The economic situation in France and Belgium results in difficulties for low educated TCNs finding work (fig. 5), which in turn can lead to poor integration, offering convenient “political fuel” for anti-immigration parties.
However, in the UK, the more positive employment rate for TCNs, makes it hard for us to conclude there’s a direct relationship between economic and labour data, and a growth in social tension reflected by the success of an anti-immigration parties.
So what can the data tell us?
Well, frustratingly, with the exception of France, the analysis of this data shows, it’s quite difficult to establish a direct relationship between integration and the electoral results of anti-immigration and Eurosceptic countries.
Their success can more likely be attributed to general trends in EU countries, like the economic crisis and the weakness of the welfare state stoking the fears of European citizens.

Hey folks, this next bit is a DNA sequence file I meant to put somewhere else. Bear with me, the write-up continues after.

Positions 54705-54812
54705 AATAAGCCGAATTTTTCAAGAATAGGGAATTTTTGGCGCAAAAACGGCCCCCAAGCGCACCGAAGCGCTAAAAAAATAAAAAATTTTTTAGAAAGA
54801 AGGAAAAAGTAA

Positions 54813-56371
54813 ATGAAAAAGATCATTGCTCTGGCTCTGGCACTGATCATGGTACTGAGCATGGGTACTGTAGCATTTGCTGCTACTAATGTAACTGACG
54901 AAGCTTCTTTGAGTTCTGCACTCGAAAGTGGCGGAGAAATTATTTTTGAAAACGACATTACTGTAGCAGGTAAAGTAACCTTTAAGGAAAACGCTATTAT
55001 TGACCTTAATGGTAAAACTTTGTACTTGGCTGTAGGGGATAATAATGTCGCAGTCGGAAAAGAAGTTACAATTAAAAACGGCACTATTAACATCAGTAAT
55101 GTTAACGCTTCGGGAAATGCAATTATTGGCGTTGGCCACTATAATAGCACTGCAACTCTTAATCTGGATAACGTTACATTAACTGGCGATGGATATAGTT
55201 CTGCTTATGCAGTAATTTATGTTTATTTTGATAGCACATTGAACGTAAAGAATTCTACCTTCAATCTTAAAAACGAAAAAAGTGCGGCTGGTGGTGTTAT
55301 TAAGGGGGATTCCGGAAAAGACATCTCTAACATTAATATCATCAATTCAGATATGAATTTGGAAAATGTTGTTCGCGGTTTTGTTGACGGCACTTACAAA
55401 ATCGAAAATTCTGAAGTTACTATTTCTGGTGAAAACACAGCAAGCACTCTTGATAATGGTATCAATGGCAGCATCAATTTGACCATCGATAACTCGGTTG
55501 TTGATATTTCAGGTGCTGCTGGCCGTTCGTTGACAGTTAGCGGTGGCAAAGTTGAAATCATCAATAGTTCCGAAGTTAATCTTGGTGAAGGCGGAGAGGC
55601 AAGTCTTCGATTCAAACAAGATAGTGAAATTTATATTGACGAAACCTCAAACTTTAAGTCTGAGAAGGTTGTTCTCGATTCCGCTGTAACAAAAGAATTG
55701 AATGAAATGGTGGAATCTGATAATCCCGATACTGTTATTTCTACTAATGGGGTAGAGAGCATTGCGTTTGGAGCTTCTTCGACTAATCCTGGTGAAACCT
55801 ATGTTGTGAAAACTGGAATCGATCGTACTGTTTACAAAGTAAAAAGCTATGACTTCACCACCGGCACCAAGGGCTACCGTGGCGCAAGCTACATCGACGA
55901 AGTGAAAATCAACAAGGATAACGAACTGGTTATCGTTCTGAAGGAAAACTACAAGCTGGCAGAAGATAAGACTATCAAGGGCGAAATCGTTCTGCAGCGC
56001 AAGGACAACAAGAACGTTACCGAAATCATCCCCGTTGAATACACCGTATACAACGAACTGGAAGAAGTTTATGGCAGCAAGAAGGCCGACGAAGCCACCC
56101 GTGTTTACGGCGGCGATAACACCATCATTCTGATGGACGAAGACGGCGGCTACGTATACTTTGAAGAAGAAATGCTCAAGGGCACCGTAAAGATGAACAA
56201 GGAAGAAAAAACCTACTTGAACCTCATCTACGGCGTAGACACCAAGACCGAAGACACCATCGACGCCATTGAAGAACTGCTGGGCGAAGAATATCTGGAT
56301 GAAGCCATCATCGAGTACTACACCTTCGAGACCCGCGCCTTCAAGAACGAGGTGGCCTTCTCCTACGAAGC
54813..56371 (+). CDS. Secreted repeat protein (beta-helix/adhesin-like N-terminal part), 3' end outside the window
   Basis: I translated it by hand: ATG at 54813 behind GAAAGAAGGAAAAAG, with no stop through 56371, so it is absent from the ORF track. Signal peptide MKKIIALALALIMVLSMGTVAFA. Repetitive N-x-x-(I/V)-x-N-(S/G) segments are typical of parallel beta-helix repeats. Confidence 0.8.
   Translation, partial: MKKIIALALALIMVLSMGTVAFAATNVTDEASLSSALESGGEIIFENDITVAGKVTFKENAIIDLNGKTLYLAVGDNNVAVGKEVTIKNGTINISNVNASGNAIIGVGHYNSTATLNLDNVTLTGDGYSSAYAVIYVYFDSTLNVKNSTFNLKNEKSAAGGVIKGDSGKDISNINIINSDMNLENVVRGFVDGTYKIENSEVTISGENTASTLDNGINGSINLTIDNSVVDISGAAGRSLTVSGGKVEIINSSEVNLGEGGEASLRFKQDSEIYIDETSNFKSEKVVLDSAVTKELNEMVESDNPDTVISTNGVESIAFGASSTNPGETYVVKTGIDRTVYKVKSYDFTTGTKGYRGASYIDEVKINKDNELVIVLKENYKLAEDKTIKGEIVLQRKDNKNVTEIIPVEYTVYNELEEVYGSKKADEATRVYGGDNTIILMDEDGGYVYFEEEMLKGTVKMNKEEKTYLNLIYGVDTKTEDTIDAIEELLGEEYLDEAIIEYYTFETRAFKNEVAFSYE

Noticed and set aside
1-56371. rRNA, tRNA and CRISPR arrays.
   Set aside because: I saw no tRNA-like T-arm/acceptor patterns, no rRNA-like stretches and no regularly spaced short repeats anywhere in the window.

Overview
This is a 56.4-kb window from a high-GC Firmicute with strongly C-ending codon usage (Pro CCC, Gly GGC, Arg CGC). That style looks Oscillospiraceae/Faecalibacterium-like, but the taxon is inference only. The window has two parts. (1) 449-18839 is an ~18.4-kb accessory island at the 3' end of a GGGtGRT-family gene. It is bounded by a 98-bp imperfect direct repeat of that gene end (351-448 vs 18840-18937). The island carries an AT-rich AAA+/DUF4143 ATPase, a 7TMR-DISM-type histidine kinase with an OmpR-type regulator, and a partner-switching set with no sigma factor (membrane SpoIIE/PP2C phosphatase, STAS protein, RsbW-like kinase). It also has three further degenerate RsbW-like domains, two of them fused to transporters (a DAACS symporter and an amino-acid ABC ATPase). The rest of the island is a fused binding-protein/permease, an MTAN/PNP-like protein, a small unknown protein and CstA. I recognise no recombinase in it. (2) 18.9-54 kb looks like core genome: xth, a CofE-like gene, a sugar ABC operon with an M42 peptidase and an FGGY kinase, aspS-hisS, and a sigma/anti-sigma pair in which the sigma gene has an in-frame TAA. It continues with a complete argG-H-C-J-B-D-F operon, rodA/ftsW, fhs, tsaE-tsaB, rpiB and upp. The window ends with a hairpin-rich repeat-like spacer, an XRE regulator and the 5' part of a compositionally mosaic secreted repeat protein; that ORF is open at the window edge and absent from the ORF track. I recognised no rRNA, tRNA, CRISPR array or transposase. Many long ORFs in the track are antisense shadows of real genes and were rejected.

The data does however, offer insights into actual conditions of integration in Europe, underlining some strengths and weaknesses in immigration policies of different members. Such differences in data emphasizes the need for a common EU immigration coordination policy.
In fact what seems to be evident from the social and labour market data, is the difficulty countries like France and Belgium are having establishing a sufficient level of socio–economic integration for third country nationals. It’s a sad, but interesting fact that poor integration makes immigrants more susceptible to radicalisation, which appears to be what happened in the run up to the terrorist attacks in Paris, and masterminded in Belgium, events which are now being used to drive the political narrative of anti-immigration parties like France’s Marine Le Pen.
* Eugenio Salvati is Postdoc researcher at the department of Economics and Managment of the University of Pavia and teaching and research assistant at the Department of Political and Social Sciences of the University of Pavia. Eugenio is friendly Advisor at Statwolf for the topics related to social trends. Statwolf, is a leading data intelligence provider, that creates simple data visualisation solutions for businesses, academics and beyond.